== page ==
All About Jazz needs your help and we have a deal. Pay $20 and we'll hide those six pesky Google ads that appear on every page, plus this box and the slideout box on the right for a full year! You'll also fund website expansion.
When it comes to the classic art of vocalese (i.e. putting words to instrumental solos), no group or individual has really come close to reaching the pinnacle obtained by the group Lambert, Hendricks, & Ross during the late '50s and early '60s. Their versions of "Cookin' at the Continental", "Cloudburst", and "Twisted", too name just a few, are still considered the quintessential examples of this art form. Unfortunately for Dave Lambert and Jon Hendricks, Annie Ross didn't stick around long, cutting short the tenure of this marvelous unit. Then steps in Yolande Bavan and a second breath of life was given to this unique endeavor. They switched labels from Columbia to RCA and proceeded to cut three more records, all live dates, before finally calling it quits in 1964.
Part of RCA Victor's new Classic Edition series (featuring improved sound and original cover art), Live at Newport '63 proves to be a rhapsodic moment captured on tape that at the time provided evidence that the loss of Annie Ross was anything but the demise of the group. Sure, Bavan didn't have the range that Ross did, but she was more than able to keep up with her two gentleman friends and add a different tonal color to the group to boot! The tragically underrated pianist Gildo Mahones and his trio provide the backing, with Coleman Hawkins and Clark Terry added as special guests.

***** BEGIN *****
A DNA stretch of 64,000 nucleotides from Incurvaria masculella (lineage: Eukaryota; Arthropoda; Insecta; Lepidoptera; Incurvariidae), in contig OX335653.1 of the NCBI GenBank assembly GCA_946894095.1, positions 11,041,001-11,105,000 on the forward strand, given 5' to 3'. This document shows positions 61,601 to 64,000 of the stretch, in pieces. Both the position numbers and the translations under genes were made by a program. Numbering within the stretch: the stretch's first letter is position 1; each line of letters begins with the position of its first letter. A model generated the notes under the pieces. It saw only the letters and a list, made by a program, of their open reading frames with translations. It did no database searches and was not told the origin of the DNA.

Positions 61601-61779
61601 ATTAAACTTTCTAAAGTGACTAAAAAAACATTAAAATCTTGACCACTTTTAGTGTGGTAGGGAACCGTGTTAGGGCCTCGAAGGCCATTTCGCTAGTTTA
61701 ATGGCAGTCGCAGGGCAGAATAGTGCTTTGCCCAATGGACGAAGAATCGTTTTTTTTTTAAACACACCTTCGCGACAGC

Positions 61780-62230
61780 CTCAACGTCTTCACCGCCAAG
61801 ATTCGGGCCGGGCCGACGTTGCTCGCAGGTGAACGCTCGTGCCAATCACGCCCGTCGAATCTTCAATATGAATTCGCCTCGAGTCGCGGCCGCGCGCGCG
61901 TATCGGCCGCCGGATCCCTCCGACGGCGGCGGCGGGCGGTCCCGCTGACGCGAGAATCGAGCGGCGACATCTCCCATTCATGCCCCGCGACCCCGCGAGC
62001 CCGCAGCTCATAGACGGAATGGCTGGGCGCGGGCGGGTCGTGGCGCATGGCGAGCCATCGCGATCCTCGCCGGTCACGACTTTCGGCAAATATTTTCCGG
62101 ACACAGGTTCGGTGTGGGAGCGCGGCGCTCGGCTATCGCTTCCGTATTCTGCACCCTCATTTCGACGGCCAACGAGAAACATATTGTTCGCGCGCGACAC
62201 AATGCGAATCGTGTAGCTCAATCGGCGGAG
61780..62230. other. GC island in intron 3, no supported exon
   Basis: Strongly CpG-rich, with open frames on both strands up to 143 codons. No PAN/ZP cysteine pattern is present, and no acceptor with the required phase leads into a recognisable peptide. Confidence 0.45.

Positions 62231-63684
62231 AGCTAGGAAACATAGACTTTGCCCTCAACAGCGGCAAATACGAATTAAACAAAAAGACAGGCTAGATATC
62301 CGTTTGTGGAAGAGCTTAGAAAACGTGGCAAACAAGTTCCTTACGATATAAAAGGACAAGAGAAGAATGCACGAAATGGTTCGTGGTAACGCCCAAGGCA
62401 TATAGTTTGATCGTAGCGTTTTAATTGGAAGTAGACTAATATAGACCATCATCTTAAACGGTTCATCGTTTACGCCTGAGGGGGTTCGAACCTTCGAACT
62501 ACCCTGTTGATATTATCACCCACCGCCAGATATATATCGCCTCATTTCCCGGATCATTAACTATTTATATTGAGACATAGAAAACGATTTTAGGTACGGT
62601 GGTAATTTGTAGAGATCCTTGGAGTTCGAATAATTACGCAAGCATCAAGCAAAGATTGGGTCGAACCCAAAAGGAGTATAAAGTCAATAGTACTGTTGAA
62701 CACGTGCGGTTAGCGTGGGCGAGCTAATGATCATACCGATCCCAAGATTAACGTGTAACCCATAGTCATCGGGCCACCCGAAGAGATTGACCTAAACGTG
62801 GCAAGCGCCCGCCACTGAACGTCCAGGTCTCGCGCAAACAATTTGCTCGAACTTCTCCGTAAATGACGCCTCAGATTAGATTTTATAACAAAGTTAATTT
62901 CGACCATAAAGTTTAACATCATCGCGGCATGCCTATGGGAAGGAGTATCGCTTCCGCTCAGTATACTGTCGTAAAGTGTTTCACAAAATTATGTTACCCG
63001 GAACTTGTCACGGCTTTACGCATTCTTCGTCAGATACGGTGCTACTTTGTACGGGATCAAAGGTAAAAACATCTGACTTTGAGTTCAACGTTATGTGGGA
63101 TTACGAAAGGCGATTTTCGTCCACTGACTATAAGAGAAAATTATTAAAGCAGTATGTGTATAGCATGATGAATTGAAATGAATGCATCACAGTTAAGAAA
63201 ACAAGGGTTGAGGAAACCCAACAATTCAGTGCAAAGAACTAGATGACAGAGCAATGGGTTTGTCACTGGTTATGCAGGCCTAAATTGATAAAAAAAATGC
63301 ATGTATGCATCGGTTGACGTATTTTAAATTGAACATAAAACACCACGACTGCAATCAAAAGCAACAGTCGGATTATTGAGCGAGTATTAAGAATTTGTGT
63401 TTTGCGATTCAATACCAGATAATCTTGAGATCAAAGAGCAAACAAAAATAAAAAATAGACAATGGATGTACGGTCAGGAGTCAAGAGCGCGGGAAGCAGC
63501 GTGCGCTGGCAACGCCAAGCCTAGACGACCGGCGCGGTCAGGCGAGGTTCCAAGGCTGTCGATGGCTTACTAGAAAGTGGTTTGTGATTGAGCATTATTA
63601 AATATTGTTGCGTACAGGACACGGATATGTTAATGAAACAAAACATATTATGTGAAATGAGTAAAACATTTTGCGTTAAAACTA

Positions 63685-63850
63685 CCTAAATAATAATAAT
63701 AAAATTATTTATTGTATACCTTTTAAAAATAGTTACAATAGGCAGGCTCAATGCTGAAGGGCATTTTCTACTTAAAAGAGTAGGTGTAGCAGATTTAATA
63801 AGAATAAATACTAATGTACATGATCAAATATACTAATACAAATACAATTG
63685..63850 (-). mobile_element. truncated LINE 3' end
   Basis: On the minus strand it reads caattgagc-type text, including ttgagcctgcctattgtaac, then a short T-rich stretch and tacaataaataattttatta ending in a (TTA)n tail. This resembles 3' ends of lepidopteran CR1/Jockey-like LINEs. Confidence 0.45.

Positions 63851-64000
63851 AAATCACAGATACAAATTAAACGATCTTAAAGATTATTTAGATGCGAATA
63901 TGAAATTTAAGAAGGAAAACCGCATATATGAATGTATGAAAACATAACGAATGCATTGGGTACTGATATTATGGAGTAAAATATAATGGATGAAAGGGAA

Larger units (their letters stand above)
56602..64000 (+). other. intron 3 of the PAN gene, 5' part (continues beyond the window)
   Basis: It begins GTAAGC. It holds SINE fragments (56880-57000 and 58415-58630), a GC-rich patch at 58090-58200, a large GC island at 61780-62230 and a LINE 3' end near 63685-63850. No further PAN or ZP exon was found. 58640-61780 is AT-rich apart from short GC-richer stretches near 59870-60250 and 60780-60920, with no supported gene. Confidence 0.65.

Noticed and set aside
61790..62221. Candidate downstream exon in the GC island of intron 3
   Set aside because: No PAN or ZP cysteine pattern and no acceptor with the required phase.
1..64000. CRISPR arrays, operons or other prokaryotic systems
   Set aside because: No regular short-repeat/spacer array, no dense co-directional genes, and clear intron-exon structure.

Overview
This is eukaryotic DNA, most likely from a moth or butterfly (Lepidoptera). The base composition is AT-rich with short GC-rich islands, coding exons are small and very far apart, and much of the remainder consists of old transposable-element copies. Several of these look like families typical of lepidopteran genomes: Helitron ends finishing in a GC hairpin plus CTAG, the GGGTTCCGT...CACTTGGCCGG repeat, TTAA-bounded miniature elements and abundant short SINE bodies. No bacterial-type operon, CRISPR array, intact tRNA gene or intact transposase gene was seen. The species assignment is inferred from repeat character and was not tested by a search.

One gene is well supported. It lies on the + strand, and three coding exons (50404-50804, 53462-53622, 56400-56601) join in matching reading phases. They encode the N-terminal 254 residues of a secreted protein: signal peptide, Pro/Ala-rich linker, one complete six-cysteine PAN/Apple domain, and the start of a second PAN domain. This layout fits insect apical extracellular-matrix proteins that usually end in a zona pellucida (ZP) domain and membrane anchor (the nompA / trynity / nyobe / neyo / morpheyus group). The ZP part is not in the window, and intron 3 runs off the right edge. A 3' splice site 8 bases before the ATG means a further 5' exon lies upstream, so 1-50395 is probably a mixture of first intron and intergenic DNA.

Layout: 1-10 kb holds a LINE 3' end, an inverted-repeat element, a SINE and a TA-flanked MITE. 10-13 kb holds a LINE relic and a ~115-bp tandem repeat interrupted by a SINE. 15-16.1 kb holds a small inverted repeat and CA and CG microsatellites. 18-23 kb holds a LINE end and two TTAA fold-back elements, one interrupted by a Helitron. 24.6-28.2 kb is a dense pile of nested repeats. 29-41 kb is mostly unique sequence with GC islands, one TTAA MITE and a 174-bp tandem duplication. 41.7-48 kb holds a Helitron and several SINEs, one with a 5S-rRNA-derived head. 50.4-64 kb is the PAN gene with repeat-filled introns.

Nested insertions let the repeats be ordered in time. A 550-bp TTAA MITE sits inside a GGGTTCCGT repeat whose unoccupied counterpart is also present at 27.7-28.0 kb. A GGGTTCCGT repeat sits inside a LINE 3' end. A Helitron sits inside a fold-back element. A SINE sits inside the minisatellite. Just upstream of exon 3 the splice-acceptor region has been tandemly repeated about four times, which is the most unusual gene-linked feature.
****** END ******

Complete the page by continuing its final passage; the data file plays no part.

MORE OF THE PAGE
Things get started with a special version of Herbie Hancock's then current hit, "Watermelon Man." Lingering in "soulville" a bit longer, we then get a taste of the Adderley Brother's "Sack of Woe" with Clark Terry sounding tart and tasty. And talk about hip, you can never get enough of Hendricks' catchy and hilarious "Gimme That Wine." These are just a few of the highlights, along with a previously unissued performance of "Bye Bye Blackbird" based on Miles Davis' version from the mid-'50s. Terry and Hawkins sound inspired and Mahones and the trio provide the kind of spunky support that spurs on such performances. In very real terms there's only one way I can think to improve on this disc and that would be for RCA to reissue in the near future the remaining two albums from this period!
Watermelon Man, Sack O' Woe, One O'Clock Jump, Deedle-Lee Deedle- Lum, Gimme That Wine, Yeh-Yeh!, Walkin', Cloudburst, Bye Bye Blackbird
Dave Lambert, Jon Hendricks, Yolande Bavan, vocals; Gildon Mahones, piano; George Tucker, bass; Jimmie Smith, drums; Coleman Hawkins, tenor saxophone; Clark Terry, trumpet
I love jazz because anything is possible; it has few rules and the best jazz breaks those ones. I prefer free improv because it doesn't really have any rules at all.
I was first exposed to jazz in my teens (in the late sixties).
The first jazz record I bought was Filles de Kilimanjaro by Miles Davis, shortly followed by Extrapolation by John McLaughlin.
My advice to new listeners is to listen as widely as possible and not to make snap judgments--stick with it.